The return of the last known survivor of the team that carried out the Nov. 13 attacks may help investigators untangle some of the still-unresolved questions about the assault, which claimed 130 lives at cafes, a music hall and a sports stadium. The Islamic State group claimed responsibility for the carnage.
Berton told reporters Wednesday that his client “volunteered that he would explain himself at some later date.”
Abdeslam, a French citizen of Moroccan origin, spent four months on the run following the attacks and a month in Belgian custody after being tackled by heavily armed police outside his hideout in the Mollenbeek neighborhood of Brussels.
Abdeslam’s precise role in the attacks has never been clear. The Paris prosecutor said he was kitted out as a suicide bomber, but abandoned his plans and fled to Belgium. Abdeslam’s older brother blew himself up that night at a cafe.
It was at the hideout near his childhood home in Molenbeek that Abdeslam was ultimately captured on March 18. His detention may have prompted other members of the Islamic State cell to rush attack plans already in motion. Four days later, suicide bombers detonated their explosives in the Brussels airport and metro, killing 32 people. Abdeslam had told interrogators nothing about a new plot.
His return to Paris offered solace to victims of the Nov. 13 bloodshed and raised hopes that French investigators would finally be able to trace the pathways of the Islamic State fighters thought to be hiding out in Europe.
“I would like to look him in the eye. If I could even talk to him, it would be important to me,” George Salines, whose daughter, Lola, died at the Bataclan concert venue, told BFM television.
But in a surprising assessment, Abdeslam’s Belgian lawyer downplayed any insight from his client, dismissing him as a “little jerk among Molenbeek’s little delinquents, more a follower than a leader.”
“He has the intelligence of an empty ashtray,” the attorney, Sven Mary, told the French newspaper Liberation. “He is the perfect example of the … generation that believes it’s living in a video game. … I asked him if he had read the Quran and he told me he got his interpretation from the Internet.”
However, Berton described his client as a young man “falling apart” and ready to cooperate.
He told iTele TV that Abdeslam wants to talk, “he has things to say, that he wants to explain his route to radicalization” as well as his role in the attacks — but not take responsibility for the crimes of others.
“That means be judged for facts and acts that he committed but not for what he did not commit simply because he is the only survivor of the attacks,” Berton said.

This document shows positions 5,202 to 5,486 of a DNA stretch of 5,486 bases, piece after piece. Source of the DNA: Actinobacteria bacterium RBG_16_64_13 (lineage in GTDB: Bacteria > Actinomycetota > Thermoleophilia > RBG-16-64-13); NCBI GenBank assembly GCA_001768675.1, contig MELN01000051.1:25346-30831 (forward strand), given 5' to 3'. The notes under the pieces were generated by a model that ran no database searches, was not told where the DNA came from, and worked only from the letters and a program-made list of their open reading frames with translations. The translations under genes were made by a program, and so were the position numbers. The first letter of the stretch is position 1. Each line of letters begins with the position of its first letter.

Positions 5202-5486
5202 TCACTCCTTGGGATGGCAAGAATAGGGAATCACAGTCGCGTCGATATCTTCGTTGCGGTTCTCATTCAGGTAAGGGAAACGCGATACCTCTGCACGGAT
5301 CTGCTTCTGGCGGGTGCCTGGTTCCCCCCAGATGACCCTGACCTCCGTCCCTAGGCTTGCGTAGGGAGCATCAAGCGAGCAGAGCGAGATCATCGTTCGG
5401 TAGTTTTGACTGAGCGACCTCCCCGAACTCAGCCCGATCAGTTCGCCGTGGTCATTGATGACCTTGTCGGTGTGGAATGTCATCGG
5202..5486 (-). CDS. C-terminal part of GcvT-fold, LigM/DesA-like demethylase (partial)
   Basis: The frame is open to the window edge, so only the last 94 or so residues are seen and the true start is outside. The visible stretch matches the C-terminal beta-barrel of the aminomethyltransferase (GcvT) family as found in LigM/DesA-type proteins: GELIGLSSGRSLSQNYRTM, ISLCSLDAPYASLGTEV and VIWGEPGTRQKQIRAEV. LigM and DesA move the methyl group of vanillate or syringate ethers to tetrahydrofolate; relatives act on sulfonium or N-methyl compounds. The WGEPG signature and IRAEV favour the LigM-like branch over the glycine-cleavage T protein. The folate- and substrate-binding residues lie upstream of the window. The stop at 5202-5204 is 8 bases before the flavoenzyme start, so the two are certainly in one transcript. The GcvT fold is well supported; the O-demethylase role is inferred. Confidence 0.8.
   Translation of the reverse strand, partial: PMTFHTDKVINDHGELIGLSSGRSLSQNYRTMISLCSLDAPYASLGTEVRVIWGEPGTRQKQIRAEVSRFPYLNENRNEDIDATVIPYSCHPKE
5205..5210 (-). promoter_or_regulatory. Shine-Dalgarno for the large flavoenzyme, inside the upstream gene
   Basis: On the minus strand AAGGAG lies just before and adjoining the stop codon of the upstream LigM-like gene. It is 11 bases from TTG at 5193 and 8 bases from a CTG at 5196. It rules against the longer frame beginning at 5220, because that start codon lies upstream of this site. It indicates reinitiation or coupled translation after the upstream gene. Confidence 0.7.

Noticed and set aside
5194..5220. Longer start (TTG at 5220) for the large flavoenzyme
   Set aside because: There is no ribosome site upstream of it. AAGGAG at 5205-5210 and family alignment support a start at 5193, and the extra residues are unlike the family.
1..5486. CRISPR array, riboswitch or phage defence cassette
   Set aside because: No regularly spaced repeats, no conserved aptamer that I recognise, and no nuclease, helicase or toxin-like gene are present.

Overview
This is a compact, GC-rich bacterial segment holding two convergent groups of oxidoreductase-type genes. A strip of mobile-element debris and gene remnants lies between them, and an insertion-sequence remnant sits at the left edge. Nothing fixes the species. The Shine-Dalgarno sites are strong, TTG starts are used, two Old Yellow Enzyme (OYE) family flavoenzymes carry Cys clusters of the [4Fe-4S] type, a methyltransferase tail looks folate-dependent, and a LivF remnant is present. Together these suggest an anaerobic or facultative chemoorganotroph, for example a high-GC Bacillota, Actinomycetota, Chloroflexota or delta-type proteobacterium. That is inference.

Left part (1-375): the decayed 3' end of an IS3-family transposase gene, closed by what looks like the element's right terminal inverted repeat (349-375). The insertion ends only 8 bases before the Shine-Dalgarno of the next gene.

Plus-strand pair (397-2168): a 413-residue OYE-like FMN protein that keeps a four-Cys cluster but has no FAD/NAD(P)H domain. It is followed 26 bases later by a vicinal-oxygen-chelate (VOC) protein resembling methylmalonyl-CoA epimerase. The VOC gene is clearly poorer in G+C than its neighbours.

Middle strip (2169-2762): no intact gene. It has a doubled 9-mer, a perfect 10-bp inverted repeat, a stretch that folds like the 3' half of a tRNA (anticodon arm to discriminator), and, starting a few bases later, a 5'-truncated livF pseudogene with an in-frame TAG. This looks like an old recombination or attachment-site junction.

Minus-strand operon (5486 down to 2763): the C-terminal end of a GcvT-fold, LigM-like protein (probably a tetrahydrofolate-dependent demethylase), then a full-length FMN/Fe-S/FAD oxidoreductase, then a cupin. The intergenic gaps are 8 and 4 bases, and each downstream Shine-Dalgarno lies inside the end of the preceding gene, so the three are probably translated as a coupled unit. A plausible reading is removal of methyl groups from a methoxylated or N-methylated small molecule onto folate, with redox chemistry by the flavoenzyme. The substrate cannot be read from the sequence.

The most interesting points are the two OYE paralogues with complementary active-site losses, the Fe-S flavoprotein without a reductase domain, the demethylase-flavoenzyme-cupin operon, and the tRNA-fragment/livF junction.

Testimony from Abdeslam could prove significant to definitively linking events of Nov. 13, which involved three teams of attackers who blew themselves up or sprayed gunfire at the Stade de France sports stadium, cafes and bars, and at the Bataclan. Brussels, and in particular the Molenbeek neighborhood with its large Muslim population, was home to many of the attackers who struck Paris.
Speculation about Abdeslam’s role and place in the hierarchy of the attackers has been rampant. Was he a little guy and a coward or a pivotal figure in the planning and execution of the attacks?
It had been widely suspected that Abdeslam pulled out of his own role as an attacker, something Paris prosecutor Francois Molins confirmed at a news conference, saying he had wanted to blow himself up at the sports stadium but backed down.
Besides the charges in Paris, Abdeslam is also charged in Belgium with attempted murder over a March 15 shootout with police in Brussels. He was arrested three days later and police in Belgium have questioned him about any potential links to the suicide bombers in the Brussels attacks.
Berton, who has taken on tough cases in the past, said in the iTele interview that Abdeslam “has the right to be defended.”
“We’re in a democracy. … We’re not in a totalitarian state,” Berton said.
The case will take years to reach trial, as is standard in French criminal justice, and will involve six magistrates, said Alain Marsaud, who created the country’s anti-terrorism prosecutor and is now a lawmaker on the commission investigating the Nov. 13 attacks.
Marsaud said Abdeslam may prove less important than many hope, and said he expected the suspect — who has already acknowledged a role in the Paris attacks under questioning in Belgium — would cooperate just enough to argue for a lighter sentence.
“I think he is clever enough to try and put one past the judges,” Marsaud said.
Geraldine Berger-Stenger, a lawyer for multiple victims, also cautioned against pinning too much hope on any revelations from Abdeslam.
“I am not in Mr. Abdeslam’s head. I don’t have any expectations for him, unfortunately,” she said. “This person is the key witness but we are perhaps hoping for too much.”
Marsaud noted failures that allowed the Islamic State cell, including many Europeans trained in Syria, to essentially hide out in the open, moving from country to country with impunity.
“We had free circulation of money and goods. OK. But it’s been very expensive,” he said. “We did not create a way to secure Europe in terms of circulation of people.”